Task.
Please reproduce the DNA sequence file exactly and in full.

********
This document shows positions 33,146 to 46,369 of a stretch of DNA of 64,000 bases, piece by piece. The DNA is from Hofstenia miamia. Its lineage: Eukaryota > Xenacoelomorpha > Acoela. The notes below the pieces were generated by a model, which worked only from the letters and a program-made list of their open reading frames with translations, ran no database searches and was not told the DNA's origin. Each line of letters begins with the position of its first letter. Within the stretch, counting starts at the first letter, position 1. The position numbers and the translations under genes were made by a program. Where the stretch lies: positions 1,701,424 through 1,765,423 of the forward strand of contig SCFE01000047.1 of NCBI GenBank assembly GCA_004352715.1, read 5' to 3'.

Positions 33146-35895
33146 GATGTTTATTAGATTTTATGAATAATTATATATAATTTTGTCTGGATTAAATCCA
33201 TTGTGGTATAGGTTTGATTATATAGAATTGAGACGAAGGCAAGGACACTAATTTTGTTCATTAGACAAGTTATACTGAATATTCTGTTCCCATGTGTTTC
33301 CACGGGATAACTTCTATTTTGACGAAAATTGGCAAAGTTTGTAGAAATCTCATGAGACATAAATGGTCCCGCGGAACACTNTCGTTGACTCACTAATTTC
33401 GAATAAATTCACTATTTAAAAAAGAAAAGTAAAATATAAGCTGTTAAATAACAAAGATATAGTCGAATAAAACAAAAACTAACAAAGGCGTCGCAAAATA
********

This document shows positions 33,146 to 46,369 of a stretch of DNA of 64,000 bases, piece by piece. The DNA is from Hofstenia miamia. Its lineage: Eukaryota > Xenacoelomorpha > Acoela. The notes below the pieces were generated by a model, which worked only from the letters and a program-made list of their open reading frames with translations, ran no database searches and was not told the DNA's origin. Each line of letters begins with the position of its first letter. Within the stretch, counting starts at the first letter, position 1. The position numbers and the translations under genes were made by a program. Where the stretch lies: positions 1,701,424 through 1,765,423 of the forward strand of contig SCFE01000047.1 of NCBI GenBank assembly GCA_004352715.1, read 5' to 3'.

Positions 33146-35895
33146 GATGTTTATTAGATTTTATGAATAATTATATATAATTTTGTCTGGATTAAATCCA
33201 TTGTGGTATAGGTTTGATTATATAGAATTGAGACGAAGGCAAGGACACTAATTTTGTTCATTAGACAAGTTATACTGAATATTCTGTTCCCATGTGTTTC
33301 CACGGGATAACTTCTATTTTGACGAAAATTGGCAAAGTTTGTAGAAATCTCATGAGACATAAATGGTCCCGCGGAACACTNTCGTTGACTCACTAATTTC
33401 GAATAAATTCACTATTTAAAAAAGAAAAGTAAAATATAAGCTGTTAAATAACAAAGATATAGTCGAATAAAACAAAAACTAACAAAGGCGTCGCAAAATA